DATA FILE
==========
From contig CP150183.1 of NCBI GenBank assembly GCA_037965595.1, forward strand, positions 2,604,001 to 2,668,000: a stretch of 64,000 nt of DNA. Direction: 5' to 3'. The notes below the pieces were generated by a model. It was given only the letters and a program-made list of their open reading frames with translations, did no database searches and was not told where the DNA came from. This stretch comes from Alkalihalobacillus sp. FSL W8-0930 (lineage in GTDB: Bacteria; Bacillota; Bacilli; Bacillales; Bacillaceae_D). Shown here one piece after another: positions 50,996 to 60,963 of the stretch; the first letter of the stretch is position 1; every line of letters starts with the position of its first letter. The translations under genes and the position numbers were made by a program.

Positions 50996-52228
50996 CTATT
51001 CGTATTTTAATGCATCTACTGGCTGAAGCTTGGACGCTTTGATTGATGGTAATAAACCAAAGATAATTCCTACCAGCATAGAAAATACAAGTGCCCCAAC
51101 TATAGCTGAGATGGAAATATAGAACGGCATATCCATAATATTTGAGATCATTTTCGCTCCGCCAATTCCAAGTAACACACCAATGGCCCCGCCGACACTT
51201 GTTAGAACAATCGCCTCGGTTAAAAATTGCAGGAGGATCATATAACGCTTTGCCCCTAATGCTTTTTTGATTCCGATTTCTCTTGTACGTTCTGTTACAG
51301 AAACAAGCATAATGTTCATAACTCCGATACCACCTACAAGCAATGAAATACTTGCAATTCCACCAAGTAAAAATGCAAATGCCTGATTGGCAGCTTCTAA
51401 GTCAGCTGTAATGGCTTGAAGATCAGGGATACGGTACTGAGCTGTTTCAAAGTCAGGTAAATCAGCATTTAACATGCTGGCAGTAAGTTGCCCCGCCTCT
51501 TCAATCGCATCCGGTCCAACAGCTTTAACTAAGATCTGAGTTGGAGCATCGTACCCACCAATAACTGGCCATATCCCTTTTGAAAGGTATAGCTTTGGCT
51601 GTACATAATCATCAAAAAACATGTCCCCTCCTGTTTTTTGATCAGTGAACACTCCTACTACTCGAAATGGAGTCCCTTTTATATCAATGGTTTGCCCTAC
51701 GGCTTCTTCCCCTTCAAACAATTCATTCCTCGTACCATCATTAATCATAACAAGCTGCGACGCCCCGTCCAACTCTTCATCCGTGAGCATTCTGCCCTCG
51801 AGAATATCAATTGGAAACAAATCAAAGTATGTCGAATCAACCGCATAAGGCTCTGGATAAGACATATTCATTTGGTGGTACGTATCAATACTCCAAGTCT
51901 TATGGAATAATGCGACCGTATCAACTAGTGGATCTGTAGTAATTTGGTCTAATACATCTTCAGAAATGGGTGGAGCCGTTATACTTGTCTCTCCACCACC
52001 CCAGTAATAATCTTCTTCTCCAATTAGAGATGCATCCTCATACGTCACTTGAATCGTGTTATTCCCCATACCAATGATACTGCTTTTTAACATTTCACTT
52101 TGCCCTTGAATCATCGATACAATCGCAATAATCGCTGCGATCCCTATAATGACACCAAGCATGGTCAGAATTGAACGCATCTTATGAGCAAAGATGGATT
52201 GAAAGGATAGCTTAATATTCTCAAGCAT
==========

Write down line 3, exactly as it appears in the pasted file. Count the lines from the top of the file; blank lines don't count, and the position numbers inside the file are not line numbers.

50996 CTATT